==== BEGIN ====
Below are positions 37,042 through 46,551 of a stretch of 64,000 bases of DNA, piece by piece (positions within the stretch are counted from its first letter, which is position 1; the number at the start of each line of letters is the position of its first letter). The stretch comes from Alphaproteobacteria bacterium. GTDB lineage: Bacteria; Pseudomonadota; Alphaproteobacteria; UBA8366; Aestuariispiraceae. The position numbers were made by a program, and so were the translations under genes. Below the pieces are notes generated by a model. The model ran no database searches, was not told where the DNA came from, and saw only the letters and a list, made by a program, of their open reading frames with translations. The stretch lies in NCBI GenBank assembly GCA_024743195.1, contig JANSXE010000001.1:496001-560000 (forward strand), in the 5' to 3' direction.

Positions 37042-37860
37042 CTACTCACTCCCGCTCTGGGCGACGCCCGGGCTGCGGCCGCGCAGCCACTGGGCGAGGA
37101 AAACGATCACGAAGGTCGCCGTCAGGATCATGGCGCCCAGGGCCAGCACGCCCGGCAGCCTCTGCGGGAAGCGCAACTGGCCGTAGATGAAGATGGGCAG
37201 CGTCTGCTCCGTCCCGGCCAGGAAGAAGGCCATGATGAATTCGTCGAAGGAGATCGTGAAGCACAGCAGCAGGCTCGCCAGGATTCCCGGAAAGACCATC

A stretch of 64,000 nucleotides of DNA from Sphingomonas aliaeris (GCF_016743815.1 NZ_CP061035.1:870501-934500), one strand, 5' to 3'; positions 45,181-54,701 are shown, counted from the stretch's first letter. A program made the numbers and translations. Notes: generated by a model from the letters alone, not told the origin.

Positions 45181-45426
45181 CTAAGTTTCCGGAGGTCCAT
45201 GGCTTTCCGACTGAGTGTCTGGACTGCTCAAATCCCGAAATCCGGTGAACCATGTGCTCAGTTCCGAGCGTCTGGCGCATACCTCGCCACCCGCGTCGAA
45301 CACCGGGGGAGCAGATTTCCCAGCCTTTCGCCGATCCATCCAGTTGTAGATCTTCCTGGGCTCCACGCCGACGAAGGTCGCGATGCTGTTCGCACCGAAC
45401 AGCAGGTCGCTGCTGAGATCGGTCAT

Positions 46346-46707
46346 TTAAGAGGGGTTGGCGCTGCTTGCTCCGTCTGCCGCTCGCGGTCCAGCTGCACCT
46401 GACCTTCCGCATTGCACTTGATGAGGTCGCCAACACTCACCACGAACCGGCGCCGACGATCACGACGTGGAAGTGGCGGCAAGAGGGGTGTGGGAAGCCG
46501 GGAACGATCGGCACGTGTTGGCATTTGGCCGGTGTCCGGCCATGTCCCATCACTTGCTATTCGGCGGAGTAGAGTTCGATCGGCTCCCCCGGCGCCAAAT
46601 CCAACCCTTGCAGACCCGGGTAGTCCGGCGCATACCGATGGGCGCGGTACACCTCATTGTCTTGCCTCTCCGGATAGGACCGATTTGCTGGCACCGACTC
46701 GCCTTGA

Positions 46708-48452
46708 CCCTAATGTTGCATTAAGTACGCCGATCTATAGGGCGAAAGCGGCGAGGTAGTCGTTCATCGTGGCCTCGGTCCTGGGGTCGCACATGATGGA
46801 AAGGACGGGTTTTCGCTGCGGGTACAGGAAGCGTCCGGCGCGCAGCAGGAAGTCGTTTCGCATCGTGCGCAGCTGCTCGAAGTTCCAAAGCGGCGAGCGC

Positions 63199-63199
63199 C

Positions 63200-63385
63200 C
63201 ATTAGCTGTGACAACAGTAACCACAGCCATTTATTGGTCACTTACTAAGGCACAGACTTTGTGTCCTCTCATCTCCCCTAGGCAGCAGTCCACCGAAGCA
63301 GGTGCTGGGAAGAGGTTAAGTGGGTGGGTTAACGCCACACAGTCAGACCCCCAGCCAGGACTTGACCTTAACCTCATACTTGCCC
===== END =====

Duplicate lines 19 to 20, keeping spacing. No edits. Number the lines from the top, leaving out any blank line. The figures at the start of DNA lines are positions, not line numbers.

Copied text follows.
46708 CCCTAATGTTGCATTAAGTACGCCGATCTATAGGGCGAAAGCGGCGAGGTAGTCGTTCATCGTGGCCTCGGTCCTGGGGTCGCACATGATGGA
46801 AAGGACGGGTTTTCGCTGCGGGTACAGGAAGCGTCCGGCGCGCAGCAGGAAGTCGTTTCGCATCGTGCGCAGCTGCTCGAAGTTCCAAAGCGGCGAGCGC